“We need your help,” my step-mother said when I stopped by for supper yesterday evening. “You know about this city stuff. You’ve got to help us figure out who to vote for.”
Oh dear. This election has got me turning in circles like a cat that can’t quite figure out where to plunk herself down.
“Well, who are the candidates in this riding?” I began tentatively.
“Uh, you know…Tremblay, and that woman, and…”
Sigh. I guess those election posters DO serve a purpose after all.
“Did you get the list of candidates in the mail?”
“No… All we got were these voting reminders.”
She dug out a trio of unopened envelopes from Elections Montreal addressed to her, my dad, and my brother who has yet to change his address.
On the back of the voting reminder we found the list of local candidates. Being in a Plateau Mont-Royal riding, my parents have 4 categories to vote in: Mayor, Borough Mayor, City councillor and Borough councillor. Glancing over the dozens of names on the paper, their uncertainty about the upcoming election went from bad to worse.
“We have to vote for all of these guys? Isn’t that a little…overkill?”
Well, maybe. But without going into debates about the municipal decision-making structure, I quickly sketched out the levels of government (fortunately, I’d looked it up just last week after puzzling over my own list of candidates):
This is made up of five to seven people including borough councillors, city councillors an the borough mayor. However, some large boroughs do not distinguish between “borough councillors” and “city councillors” because everyone on the borough council also sits on the city council.
These are the folks that you are most likely to come in contact with if you want a permit to renovate your house, more bike racks, traffic calming, more parks, better libraries or sports facilities.
- Urban planning at a local level
- Waste collection
- Culture (libraries, culture centres)
- Recreation (pools, arenas, etc)
- Social and community development
- Roads (and snow clearing)
- Fire prevention
The city council is composed of the mayor, the 18 borough mayors and 46 city counsellors from the different boroughs. The number of city counsellors that represent each borough at City council varies from 1 to 5, depending on the population of the borough.
The municipal council is the main deciding body, reponsible for (among other things):
- public security
- negotiating with other levels of government
- subsidized housing programs
- the city-wide urban plan
- approving some borough-level decisions
The executive is made up of 12 members including the mayor and 11 other councillors (chosen from among the elected borough mayors and borough councillors) appointed by the mayor. The Executive committee is a pretty powerful body, responsible for producing documents such as budgets and bylaws, which are then submitted to city council for approval. The executive committee wrote up the recent transportation plan and urban plan.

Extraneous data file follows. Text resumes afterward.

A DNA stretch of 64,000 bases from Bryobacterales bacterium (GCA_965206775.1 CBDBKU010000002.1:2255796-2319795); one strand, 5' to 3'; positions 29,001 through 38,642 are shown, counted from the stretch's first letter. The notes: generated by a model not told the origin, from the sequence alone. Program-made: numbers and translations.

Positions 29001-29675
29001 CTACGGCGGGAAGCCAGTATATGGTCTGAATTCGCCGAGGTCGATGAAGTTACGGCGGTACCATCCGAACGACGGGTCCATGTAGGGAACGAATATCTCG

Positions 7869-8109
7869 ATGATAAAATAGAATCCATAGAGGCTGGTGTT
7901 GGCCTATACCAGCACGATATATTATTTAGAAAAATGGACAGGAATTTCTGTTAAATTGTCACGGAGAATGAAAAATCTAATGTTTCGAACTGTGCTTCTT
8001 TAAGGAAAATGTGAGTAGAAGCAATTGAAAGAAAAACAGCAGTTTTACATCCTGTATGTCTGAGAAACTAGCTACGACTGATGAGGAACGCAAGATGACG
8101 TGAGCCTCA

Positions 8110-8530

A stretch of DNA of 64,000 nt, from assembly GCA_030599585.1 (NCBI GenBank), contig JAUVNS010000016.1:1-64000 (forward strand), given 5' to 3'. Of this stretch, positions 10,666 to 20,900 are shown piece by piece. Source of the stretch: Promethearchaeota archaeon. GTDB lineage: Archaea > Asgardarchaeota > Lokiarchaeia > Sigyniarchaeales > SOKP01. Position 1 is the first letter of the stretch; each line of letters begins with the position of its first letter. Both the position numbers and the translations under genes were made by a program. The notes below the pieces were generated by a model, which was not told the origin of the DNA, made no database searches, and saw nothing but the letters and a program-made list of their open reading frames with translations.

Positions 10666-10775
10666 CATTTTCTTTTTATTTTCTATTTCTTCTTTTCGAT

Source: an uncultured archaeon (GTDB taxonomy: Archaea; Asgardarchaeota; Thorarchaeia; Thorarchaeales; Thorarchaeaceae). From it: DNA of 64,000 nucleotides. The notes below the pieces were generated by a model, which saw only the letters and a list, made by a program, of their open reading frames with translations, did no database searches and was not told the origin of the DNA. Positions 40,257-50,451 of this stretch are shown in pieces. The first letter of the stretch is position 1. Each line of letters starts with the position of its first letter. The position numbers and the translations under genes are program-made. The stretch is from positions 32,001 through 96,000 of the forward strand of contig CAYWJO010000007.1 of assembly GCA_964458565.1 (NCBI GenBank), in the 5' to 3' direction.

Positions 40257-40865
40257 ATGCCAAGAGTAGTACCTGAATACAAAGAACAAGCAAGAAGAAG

The executive committee can also grant contracts and subsidies, and manage human and financial resources, buildings and purchases. Members of the Executive committee were the players in the scandals that have marked the last administration (including the SHDM debacles and the water meter deal).
But the executive committee is not on the ballot, and that is the reason your mayoral vote matters most. The mayor usually appoints people from his or her own party – which is why it is worth taking a look at who the bigwigs are in each party, even if they are not in your riding.
To get some idea, here is the list of the Tremblay administration’s current executive committee, and Vision Montréal’s “working groups” led by an impressive lineup of candidates.
Interestingly, Projet Montréal’s Richard Bergeron recently said that, should he be elected, he would create a coalition executive committee including some members of his rival parties. Smart move for a fresh-faced party who could jump from 1 token representative to 32% of the vote. It would make sense to keep the competent, experienced councilors on board and avoid throwing the baby out with the bathwater.
I’m voting for everybody
We looked over my parents’ candidates and I picked out the ones I knew (like Michel Labrecque, the well-chosen president of the STM who is running with Team Tremblay.) Then we spent some time googling the candidates we didn’t know to get a sense of what their deal was.
One thing that the exercise really drove home was that the lines between parties are rather blurry. Between my folks’ deck of candidates and my own I’ve seen ex-Union Montréal candidates running for Vision Montréal and for Projet Montréal, and even an ex-Projet Montréal candidate running for Vision Montréal.
My advice ended up being: pick the individuals who best represent your interests no matter what party the are running with. And by that logic, the three major parties may well be getting votes from me come Sunday.
Image created by a design student at UQAM, part of the sos montréal campaign. Used with permission.